It was a sign of what lies ahead for city staff in St. Thomas. An overview of the proposed 2017 advertising sign bylaw ran into stiff opposition at this week’s reference committee meeting.
Amendments to the existing bylaw to deal with portable signs in the downtown core faced vocal opposition from more than two dozen small businesses and area sign companies.
The bylaw would prohibit portable advertising signs in the downtown business area and limit them to one per commercial lot outside the core and three per industrial lot.
A-board signs would still be permitted but would have to come in off the sidewalk at the end of the day.
It’s a restriction similar to what’s in place in London and Sarnia.
As debate swirls around the province’s decision to raise the minimum wage in stages, beginning Jan. 1 of next year, the Kathleen Wynne government has not taken into account the impact on school bus operators, most notably small, independent firms that have safely transported students back and forth to classes for decades.
The Ontario School Bus Association (OSBA) estimates nearly one million Ontario families rely on school buses to get their children to school. The Wynne government’s push to hike the minimum wage could threaten the availability of bus service in the coming year. Continue reading
The St. Thomas Professional Firefighters Association and the St. Thomas Fire Muster Days committee have made “the very difficult decision” to cancel this year’s Fire Muster which was to run Sept. 2 and 3.
In a release issued Wednesday, the move to cancel was announced so that members of the association can pay their respects to Fire Chief Rob Broadbent, who died Monday of cancer.
In the release, Fire Muster chairman Daryl Smith noted, “We did not make this decision lightly as a lot of planning has been invested into this event. However we are confident our decision is appropriate in these circumstances.”
Smith added, “We appreciate the community’s understanding with regard to this difficult decision.
“I would also like to thank colleagues, friends and the entire community as we pay our respects to Chief Broadbent and support his family over the next few days.”
The muster, which has drawn close to 10,000 visitors in past years, is being cancelled for the first time in its 35-year history.
The service for Rob Broadbent will be held 1:30 p.m. Saturday, Sept. 2 at Central United Church, 135 Wellington St., St. Thomas.
Visitation is Thursday from 7-9 p.m. and again Friday from 1-3 and 7-9 p.m. at Shawn Jackson Funeral Home, 31 Elgin Street.
St. Thomas Fire Chief, Rob Broadbent, died Monday (Aug. 28) after a brief battle with kidney cancer at age 56.
Broadbent had been on sick leave from the department for much of the summer.
He was born in St. Thomas and served with the fire department for 32 years, including fire chief since 2010.
St. Thomas Mayor Heather Jackson paid tribute to Broadbent, and his leadership role with the service.
“The entire City family is devastated by the loss of a tremendous leader and a strategic director of our Fire Service. We extend our deepest sympathies to the Chief’s wife Deb and his entire family.”
Broadbent will be remembered in this corner for his refreshing sense of humour, his love of running, his eagerness to work with the media, his invitations to join firefighters in training sessions and demonstrations and his overall concern for the safety and well-being of those who served – both past and present – in the city’s fire service.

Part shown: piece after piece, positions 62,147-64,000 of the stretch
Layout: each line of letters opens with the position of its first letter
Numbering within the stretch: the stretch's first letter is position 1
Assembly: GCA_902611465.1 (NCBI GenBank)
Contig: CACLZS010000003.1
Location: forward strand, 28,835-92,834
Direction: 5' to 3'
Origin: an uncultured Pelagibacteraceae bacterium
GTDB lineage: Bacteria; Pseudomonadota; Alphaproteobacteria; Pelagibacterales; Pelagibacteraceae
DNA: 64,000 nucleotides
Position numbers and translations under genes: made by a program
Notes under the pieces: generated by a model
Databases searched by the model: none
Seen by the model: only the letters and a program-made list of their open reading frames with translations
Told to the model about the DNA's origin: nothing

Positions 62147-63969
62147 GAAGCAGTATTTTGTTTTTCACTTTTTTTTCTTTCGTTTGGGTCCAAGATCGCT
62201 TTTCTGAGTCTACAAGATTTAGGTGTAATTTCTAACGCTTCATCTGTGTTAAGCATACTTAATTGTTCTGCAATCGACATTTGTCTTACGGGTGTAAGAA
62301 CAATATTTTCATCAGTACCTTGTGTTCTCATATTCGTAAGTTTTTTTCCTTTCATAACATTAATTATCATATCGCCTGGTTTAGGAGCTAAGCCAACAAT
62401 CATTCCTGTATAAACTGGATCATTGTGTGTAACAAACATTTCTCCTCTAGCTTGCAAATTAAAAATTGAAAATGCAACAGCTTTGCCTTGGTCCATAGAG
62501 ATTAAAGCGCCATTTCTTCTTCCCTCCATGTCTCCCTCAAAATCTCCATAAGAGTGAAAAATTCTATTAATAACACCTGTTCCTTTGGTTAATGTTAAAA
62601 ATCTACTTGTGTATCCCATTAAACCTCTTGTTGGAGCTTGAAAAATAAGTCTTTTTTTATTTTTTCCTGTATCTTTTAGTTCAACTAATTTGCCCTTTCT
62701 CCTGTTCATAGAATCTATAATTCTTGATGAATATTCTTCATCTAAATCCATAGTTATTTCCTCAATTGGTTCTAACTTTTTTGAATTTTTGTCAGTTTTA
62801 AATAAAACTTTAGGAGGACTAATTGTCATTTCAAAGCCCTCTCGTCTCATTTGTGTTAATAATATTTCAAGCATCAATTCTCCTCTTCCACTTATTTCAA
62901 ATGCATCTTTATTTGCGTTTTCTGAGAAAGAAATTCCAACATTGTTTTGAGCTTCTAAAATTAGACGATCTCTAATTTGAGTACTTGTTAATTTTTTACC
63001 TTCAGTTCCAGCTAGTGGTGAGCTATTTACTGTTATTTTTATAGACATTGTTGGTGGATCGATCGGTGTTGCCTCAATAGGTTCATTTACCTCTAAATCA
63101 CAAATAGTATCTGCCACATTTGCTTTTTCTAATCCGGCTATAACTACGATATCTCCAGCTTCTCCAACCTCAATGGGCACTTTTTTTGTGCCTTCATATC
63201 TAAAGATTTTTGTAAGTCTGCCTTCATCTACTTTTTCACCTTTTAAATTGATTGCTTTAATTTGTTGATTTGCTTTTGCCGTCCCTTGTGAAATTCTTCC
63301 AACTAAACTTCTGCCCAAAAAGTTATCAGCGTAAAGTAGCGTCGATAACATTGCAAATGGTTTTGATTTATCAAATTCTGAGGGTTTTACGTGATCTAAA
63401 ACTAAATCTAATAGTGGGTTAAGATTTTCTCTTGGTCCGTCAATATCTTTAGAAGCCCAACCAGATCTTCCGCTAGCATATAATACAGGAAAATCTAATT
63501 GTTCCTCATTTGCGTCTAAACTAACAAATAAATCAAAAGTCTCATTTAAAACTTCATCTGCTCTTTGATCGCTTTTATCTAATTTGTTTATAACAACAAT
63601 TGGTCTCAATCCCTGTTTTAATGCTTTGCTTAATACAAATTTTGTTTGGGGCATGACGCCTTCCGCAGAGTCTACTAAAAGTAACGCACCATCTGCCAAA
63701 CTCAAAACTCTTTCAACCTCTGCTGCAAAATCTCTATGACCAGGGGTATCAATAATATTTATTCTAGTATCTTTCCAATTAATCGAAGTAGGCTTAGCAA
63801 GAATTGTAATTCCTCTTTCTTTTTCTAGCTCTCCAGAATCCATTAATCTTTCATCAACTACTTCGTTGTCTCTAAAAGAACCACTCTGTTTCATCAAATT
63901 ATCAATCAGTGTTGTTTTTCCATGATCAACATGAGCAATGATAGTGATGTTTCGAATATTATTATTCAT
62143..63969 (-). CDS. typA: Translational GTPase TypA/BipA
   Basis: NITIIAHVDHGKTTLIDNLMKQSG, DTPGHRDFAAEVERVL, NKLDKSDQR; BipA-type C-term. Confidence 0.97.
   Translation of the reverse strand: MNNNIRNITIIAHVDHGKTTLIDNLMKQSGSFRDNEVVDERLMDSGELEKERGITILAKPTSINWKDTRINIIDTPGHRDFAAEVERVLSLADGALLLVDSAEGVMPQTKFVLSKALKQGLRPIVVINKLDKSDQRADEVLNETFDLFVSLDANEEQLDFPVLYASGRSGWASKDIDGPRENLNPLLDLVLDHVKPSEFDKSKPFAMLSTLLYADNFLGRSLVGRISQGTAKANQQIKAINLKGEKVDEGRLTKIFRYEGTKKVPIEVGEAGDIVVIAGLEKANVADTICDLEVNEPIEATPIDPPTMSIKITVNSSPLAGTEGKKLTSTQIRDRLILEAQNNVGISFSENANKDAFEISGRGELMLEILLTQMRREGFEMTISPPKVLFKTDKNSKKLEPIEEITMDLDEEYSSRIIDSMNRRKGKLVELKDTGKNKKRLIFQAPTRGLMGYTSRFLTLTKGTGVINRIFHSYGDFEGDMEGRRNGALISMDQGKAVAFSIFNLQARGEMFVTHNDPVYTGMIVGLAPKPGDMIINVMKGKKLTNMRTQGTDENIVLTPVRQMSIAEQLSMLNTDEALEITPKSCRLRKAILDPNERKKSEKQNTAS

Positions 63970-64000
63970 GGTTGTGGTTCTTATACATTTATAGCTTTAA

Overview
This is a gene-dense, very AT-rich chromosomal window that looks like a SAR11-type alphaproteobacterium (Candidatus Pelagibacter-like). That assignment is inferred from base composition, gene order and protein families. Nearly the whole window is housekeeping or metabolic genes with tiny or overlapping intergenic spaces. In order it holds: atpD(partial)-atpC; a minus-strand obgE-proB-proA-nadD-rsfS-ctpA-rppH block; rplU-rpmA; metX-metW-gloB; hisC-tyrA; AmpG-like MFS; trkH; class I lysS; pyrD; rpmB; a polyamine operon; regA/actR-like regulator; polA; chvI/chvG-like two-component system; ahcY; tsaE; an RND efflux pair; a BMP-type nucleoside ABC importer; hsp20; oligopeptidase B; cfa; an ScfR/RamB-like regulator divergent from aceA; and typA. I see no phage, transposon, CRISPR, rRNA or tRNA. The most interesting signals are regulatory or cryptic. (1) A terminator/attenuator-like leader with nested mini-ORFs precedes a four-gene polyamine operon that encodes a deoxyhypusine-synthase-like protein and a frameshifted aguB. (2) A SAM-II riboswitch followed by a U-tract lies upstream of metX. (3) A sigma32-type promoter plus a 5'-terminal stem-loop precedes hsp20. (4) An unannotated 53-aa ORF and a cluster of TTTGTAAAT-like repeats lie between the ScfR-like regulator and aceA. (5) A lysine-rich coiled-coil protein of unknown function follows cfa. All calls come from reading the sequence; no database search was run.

Full obit and funeral arrangements can be found here
After nine years of legal wrangling, a bevy of engineering reports, much dizzying debate over semantics and hair-splitting, we finally have a definitive answer from on high.
The Sutherland Press building is unsafe. That’s the determination of Justice Peter Hockin handed down this week along with confirmation building orders issued in 2015 and 2016 have been confirmed as valid.
All right, but now what?
City manager Wendell Graves advised the next step for the city is consultation with legal counsel John Sanders, but “In the absence of any action by the owner, the city will want to make the area safe again as soon as possible.” Continue reading
For several years it was a pot-mark on the Wellington Street landscape. The burned-out hulk of the former Ramada Inn proved such an eyesore, Craig Geerlinks and Adam MacLeod across the street at Geerlinks Home Hardware wrote a letter to council in December 2015 pointing out “The building has been abandoned for more than a few years. We are concerned this blight on the neighbourhood, and the city in general, will continue with no end in sight.”
They concluded their missive with the fact many customers leave the store “having purchased home improvement materials, those customers look across the street and cannot help but be disheartened that their efforts at improving their properties are offset by derelict and abandoned buildings such as this one . . . Out-of-town visitors attending activities at the Timken Arena and railway museum drive past the remnants of this now abandoned building and must wonder about our community spirit.”
You have to look very, very carefully to find this gem in last Monday’s council agenda.
We’ll help you out. It’s on Page 65. A warning from the city’s director of finance, David Aristone.
“The various reserve balance are adequate in the short term,” advised Aristone in his 2016 year-end update to council. “However, for the longer term, the city is financially exposed in the following areas.
Aristone lists four areas with the final being “future retirement payouts for the fire department.”
No amount is listed, but we confirmed with human resources director Graham Dart the amount at the end of 2016 was approximately $1.3 million.
A tidy sum, that. And what is the $1.3 million earmarked for?